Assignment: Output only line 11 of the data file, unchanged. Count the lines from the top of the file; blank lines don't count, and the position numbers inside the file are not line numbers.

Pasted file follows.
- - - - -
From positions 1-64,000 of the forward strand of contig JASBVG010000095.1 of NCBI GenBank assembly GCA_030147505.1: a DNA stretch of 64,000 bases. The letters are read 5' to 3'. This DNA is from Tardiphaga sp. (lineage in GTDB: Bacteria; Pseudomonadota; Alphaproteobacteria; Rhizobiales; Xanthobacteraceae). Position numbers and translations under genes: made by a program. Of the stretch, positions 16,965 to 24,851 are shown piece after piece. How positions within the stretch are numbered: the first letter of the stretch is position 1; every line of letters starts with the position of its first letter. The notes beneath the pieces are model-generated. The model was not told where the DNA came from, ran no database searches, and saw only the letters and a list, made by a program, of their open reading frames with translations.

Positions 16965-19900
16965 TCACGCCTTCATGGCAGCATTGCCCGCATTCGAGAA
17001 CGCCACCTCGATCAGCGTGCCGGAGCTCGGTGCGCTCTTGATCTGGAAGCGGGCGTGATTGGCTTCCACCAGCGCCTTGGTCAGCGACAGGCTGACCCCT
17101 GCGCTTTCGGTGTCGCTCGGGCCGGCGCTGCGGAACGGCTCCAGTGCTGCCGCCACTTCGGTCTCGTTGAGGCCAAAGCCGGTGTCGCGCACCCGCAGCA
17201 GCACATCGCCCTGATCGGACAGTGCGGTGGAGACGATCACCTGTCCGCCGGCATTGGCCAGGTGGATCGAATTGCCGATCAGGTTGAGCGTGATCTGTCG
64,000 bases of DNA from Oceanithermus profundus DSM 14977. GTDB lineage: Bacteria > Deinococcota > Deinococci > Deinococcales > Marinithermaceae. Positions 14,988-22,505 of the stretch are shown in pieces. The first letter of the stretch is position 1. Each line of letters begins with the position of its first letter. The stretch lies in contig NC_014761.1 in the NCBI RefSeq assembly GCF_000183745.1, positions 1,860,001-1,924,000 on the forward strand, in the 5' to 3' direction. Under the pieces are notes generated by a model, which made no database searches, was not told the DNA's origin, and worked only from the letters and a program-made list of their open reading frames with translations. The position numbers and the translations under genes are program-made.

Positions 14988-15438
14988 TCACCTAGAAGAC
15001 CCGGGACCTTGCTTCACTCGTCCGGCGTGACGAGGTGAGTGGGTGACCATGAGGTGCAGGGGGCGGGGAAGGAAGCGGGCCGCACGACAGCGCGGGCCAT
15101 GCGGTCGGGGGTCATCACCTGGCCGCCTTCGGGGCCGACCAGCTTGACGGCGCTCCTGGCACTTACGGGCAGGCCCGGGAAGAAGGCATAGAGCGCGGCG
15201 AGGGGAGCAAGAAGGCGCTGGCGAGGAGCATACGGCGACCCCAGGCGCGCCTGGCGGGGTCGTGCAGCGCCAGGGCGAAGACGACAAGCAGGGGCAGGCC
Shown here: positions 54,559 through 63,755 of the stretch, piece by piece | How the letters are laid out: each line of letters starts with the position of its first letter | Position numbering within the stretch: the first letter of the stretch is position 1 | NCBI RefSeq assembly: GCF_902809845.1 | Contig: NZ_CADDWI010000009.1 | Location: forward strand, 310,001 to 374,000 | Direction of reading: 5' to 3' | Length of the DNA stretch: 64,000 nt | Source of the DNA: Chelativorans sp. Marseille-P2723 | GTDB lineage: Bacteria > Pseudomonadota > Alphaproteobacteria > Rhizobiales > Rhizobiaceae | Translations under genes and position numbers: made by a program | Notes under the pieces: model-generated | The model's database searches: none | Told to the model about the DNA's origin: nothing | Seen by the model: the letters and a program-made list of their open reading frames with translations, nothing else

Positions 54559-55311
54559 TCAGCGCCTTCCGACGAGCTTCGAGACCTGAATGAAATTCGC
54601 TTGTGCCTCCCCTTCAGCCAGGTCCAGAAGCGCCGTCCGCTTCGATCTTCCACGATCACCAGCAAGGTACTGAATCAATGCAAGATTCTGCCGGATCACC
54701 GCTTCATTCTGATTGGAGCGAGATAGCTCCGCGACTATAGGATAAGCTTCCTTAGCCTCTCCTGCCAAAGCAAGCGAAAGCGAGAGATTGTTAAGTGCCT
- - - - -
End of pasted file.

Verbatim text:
15101 GCGGTCGGGGGTCATCACCTGGCCGCCTTCGGGGCCGACCAGCTTGACGGCGCTCCTGGCACTTACGGGCAGGCCCGGGAAGAAGGCATAGAGCGCGGCG